Plaintiff Could Not Show Justifiable Reliance Upon Alleged Misrepresentations in a Stipulation
The Second Department determined the plaintiff, who was seeking to vacate portions of a so-ordered stipulation in a custody matter, failed to show the stipulation was the result of fraud. In particular, plaintiff failed to show justifiable reliance upon any alleged misrepresentation because attachments to the stipulation reflected the actual facts:
As the party seeking to set aside the stipulation, the plaintiff had the burden of showing that the stipulation was the result of fraud … . “A cause of action alleging fraud requires a plaintiff to establish a misrepresentation or omission of material fact which the defendant knew was false, that the misrepresentation was made to induce the plaintiff’s reliance, the plaintiff’s justifiable reliance on the misrepresentation or material omission, and a resulting injury” … .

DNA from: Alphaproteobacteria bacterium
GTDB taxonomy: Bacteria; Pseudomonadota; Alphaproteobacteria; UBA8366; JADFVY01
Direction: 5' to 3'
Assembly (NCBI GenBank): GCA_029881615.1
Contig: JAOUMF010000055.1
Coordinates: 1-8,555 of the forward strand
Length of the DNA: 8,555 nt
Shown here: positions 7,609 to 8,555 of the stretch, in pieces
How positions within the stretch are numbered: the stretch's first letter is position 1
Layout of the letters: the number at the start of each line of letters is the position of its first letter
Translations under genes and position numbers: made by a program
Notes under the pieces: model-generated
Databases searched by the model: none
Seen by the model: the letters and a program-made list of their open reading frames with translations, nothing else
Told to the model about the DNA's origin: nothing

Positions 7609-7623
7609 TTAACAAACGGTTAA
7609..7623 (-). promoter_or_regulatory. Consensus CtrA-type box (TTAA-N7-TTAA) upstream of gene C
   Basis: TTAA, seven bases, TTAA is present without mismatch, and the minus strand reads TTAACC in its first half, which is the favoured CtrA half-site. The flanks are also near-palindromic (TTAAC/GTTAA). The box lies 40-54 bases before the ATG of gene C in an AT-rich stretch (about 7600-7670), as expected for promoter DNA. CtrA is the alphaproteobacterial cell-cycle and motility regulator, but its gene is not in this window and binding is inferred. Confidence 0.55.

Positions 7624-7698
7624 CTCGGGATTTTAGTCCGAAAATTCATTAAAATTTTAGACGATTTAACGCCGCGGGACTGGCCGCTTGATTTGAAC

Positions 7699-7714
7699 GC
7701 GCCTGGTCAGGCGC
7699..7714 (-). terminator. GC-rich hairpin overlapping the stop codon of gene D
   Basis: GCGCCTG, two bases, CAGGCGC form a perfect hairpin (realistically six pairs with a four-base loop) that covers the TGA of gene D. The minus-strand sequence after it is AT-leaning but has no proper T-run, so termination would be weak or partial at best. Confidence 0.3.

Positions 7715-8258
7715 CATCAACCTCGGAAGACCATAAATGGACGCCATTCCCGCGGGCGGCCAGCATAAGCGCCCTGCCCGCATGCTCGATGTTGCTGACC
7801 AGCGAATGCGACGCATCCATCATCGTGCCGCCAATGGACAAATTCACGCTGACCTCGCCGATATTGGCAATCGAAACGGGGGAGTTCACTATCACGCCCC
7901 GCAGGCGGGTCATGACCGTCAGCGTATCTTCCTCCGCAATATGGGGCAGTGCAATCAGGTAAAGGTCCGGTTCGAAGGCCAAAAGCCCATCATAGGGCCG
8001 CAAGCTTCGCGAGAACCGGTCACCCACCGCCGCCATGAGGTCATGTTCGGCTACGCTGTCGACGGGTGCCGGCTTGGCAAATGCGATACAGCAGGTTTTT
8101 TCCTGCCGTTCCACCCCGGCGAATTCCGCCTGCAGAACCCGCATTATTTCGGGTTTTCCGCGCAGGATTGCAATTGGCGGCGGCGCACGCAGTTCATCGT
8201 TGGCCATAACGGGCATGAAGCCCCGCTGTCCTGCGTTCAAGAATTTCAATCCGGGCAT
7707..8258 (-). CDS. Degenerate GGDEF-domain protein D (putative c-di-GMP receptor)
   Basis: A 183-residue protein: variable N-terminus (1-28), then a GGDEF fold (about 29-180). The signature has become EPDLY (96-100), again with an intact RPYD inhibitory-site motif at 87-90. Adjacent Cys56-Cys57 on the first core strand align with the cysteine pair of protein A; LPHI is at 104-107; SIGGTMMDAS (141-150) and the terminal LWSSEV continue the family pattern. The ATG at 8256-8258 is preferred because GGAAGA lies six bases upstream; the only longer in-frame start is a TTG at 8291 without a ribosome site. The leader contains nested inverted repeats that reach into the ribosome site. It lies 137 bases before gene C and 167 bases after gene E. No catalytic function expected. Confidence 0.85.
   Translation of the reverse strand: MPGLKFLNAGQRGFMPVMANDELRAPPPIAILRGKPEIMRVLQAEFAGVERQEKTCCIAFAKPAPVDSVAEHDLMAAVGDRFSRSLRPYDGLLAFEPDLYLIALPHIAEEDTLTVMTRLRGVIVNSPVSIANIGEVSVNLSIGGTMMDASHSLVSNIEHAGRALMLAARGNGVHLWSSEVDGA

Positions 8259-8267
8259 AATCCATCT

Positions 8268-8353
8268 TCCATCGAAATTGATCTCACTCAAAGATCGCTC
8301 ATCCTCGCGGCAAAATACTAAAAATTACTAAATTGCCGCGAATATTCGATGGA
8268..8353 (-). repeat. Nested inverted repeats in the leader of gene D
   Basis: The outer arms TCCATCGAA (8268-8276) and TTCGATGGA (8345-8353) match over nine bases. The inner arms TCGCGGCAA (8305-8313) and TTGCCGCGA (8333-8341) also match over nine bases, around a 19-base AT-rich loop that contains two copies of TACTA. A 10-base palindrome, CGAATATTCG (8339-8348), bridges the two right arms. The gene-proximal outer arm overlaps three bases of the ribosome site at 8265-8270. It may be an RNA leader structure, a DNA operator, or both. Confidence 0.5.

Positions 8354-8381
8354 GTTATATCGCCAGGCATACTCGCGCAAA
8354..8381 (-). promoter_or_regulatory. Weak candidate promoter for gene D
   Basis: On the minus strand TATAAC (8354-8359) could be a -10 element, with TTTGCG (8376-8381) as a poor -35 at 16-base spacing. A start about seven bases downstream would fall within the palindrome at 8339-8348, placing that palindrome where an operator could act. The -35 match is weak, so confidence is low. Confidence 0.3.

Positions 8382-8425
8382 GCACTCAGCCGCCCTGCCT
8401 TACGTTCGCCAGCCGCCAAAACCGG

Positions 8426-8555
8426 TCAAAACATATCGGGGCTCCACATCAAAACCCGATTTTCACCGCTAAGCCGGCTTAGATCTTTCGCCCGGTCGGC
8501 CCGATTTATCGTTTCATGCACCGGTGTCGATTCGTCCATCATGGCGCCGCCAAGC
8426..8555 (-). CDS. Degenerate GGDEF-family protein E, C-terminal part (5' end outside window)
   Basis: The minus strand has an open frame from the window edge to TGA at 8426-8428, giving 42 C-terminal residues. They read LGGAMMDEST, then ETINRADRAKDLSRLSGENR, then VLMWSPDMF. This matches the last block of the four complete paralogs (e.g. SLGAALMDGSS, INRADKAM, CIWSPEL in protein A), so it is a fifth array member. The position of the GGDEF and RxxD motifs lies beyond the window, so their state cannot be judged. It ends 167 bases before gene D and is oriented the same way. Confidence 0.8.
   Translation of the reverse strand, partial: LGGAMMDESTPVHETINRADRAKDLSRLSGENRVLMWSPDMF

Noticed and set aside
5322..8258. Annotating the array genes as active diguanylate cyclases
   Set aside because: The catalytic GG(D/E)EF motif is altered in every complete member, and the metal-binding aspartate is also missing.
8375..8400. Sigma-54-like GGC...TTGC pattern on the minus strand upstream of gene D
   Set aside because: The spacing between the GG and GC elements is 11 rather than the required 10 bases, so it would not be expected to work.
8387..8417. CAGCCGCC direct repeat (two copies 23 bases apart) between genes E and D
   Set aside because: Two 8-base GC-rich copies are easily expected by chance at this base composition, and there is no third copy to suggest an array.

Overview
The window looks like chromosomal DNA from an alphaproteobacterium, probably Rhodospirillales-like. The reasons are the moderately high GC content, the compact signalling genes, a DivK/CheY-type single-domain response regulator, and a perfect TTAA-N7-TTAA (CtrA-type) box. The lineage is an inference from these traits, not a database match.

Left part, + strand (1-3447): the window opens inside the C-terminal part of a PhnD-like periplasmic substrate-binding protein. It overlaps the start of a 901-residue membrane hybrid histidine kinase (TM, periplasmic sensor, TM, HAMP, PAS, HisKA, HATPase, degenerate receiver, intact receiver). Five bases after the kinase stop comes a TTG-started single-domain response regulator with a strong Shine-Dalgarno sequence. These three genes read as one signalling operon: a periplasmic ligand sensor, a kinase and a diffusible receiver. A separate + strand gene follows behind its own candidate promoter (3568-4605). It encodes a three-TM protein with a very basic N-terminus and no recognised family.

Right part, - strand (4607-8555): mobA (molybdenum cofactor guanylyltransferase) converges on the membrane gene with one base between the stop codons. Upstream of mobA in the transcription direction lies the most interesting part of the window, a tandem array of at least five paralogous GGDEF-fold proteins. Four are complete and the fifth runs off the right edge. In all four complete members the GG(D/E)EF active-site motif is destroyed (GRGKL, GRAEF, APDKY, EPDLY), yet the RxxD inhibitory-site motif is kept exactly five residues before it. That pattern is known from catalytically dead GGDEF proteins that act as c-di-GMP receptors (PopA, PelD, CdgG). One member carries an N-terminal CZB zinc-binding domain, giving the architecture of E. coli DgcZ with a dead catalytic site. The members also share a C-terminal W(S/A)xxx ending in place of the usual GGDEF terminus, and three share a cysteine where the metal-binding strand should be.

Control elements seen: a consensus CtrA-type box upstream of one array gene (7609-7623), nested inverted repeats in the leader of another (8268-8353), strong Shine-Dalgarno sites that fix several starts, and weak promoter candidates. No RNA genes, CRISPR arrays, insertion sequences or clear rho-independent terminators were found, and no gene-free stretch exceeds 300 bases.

In light of the attachments provided with the stipulation, the plaintiff failed to establish the element of justifiable reliance. Where the plaintiff ” has the means available to him of knowing, by the exercise of ordinary intelligence, the truth or the real quality of the subject of the representation, he must make use of those means, or he will not be heard to complain that he was induced to enter into the transaction by misrepresentations'” … . Cervera v Bressler, 2015 NY Slip Op 02441, 2nd Dept 3-25-15